Forget the Ring: London Metal Traders Focus on the Fine Print

Traders react on the trading floor of the open outcry pit at the London Metal Exchange Ltd. (LME) in London, U.K. on Wednesday, Sept. 25, 2019. The LME doubled the length of its closing open-outcry trading sessions after a trial in the zinc market boosted trading volumes, according to people familiar with the matter.
Traders react on the trading floor of the open outcry pit at the London Metal Exchange Ltd. (LME) in London, U.K. on Wednesday, Sept. 25, 2019. The LME doubled the length of its closing open-outcry trading sessions after a trial in the zinc market boosted trading volumes, according to people familiar with the matter.

(Bloomberg) -- The London Metal Exchange caught the world’s attention with a plan to close its 144-year-old open outcry trading floor. But many of the bourse’s members were focused on a more technical amendment buried 30 pages into its proposal.

They warn the plan could make it more difficult for brokers to provide credit to their customers, having far-reaching consequences for the way metals markets work. This could increase the costs of trading commodities for industrial users, which are the LME’s core community.

Availability of credit is becoming a more pressing issue for the commodities industry as several of the large European banks that have been the dominant lenders to the sector are now stepping back.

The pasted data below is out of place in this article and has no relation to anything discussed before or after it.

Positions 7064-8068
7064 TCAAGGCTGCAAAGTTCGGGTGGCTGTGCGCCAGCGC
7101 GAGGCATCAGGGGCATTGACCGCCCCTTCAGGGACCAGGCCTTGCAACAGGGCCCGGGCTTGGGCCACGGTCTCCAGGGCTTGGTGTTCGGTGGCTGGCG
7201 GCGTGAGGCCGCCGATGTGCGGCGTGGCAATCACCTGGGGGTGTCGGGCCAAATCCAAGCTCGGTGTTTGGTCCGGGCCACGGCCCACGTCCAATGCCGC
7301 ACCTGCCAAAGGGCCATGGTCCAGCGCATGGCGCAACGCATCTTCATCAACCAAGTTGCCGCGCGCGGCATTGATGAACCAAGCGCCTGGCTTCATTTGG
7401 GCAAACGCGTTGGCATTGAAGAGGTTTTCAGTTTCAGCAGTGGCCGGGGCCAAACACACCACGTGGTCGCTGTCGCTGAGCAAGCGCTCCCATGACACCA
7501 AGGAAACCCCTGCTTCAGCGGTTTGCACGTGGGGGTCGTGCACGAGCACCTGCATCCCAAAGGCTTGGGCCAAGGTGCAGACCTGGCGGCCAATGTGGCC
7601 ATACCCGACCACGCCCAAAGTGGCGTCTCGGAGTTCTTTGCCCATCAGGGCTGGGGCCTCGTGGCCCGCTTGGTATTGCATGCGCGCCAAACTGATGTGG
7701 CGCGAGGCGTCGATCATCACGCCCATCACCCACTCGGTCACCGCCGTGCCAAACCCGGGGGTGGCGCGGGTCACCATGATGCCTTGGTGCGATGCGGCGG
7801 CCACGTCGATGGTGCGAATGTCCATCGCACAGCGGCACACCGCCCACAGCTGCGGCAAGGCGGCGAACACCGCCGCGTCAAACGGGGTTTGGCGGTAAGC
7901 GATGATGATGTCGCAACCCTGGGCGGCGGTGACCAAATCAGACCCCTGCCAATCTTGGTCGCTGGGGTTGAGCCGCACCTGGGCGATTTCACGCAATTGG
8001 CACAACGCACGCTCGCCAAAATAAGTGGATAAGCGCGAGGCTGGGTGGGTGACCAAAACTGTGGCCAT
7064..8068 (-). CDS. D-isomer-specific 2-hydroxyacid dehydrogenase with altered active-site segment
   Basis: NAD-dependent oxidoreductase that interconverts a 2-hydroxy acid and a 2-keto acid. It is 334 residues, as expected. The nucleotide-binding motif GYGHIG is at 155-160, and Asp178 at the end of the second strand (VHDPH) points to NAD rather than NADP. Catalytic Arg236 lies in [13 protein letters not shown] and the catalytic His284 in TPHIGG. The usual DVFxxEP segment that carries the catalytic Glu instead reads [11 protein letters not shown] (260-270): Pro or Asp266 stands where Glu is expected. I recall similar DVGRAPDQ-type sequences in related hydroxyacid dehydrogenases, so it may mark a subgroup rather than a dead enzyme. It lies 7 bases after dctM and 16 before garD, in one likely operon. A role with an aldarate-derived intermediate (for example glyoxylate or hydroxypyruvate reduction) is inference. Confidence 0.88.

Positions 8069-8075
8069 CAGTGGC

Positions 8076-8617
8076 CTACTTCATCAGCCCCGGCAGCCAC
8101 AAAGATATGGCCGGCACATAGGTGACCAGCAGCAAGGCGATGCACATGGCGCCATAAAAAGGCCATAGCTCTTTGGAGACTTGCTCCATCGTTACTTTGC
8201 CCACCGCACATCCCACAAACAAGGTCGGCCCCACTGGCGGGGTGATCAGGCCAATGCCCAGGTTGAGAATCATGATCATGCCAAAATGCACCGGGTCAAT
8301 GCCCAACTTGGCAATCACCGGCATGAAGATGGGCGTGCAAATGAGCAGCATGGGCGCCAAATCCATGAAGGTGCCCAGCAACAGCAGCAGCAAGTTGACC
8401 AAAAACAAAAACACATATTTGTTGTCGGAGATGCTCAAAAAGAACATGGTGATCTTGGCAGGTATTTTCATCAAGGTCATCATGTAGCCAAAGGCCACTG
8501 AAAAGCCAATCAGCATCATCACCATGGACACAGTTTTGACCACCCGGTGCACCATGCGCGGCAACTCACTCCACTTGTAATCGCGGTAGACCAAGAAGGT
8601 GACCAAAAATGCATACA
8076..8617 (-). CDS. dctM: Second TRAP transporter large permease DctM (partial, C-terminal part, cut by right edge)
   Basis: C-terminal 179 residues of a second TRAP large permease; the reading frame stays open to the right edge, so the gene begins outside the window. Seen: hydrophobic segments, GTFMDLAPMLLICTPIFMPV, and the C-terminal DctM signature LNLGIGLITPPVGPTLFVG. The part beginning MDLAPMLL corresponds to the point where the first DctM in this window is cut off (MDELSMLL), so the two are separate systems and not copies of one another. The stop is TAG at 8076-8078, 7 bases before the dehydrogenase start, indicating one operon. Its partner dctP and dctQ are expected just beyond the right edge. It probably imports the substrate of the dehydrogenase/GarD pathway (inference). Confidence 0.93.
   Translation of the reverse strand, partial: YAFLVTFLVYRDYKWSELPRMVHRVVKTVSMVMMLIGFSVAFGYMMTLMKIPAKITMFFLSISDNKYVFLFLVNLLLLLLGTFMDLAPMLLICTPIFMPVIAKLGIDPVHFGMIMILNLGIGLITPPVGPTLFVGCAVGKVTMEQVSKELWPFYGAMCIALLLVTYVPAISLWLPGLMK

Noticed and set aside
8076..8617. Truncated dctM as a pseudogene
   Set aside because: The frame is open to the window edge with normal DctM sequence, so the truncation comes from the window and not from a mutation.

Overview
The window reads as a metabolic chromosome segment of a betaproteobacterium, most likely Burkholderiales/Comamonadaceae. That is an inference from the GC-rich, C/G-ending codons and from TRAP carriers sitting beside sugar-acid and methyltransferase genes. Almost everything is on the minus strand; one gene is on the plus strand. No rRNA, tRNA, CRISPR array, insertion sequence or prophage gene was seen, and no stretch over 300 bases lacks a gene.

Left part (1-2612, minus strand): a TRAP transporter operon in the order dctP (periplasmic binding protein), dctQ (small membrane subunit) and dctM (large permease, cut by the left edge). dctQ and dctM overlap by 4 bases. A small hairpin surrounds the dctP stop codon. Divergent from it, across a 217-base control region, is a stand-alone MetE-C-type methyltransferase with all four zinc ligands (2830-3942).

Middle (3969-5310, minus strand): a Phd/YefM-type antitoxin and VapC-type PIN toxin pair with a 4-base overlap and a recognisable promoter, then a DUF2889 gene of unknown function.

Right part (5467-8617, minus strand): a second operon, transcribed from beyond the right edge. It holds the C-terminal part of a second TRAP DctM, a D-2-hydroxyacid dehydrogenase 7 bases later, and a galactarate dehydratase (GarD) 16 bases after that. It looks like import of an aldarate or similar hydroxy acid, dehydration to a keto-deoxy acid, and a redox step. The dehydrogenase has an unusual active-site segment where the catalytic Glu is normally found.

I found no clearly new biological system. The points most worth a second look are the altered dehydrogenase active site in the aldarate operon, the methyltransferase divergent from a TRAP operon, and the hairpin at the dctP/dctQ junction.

What’s concerning metal traders about the potential change is the calculation of requirements for margin -- cash that they must book to cover potential losses on their positions.

Currently, the LME uses a model called “discounted contingent variation margin,” under which profits and losses on positions are only realized when contracts expire. In the meantime, brokers can use positions from some clients to offset unprofitable ones from others.

That means they don’t have to ask their clients for margin calls, which allows them to avoid the cash flow drain of having to post daily margin. That’s particularly valuable for small- and medium-sized miners and manufacturers who use the exchange to hedge.

Credit Crunch

The LME is proposing a switch to a “realized variation margin” model, in which profits and losses on positions are exchanged daily. Several leading brokers told Bloomberg that the change, if adopted, would mean they’d have to reduce the available credit they could offer clients or charge more for it.

While some of the exchange’s industrial users are agnostic about the future of the trading floor, they’re unlikely to be as relaxed about losing access to credit facilities, said Michael Overlander, chairman of ring dealer Sucden Financial Ltd.

“When it comes to realizing there’s potential to lose their credit facilities, that’s going to make them sit up and hopefully voice their concerns,” he said.

Read more: Europe’s Banks Fall Out of Love With Commodity Traders

The LME argues that the change would bring it into line with most other markets, and that it would help attract more hedge funds and other speculators, who generally prefer the margin system it has proposed.

Still, it acknowledges that there may “a reduction in liquidity available for credit line provision,” according to its discussion paper.

“The LME is aware that certain market participants, including a number of broker members, feel strongly that the risk of this is significant and that the negatives of RVM outweigh the positives,” according to the paper.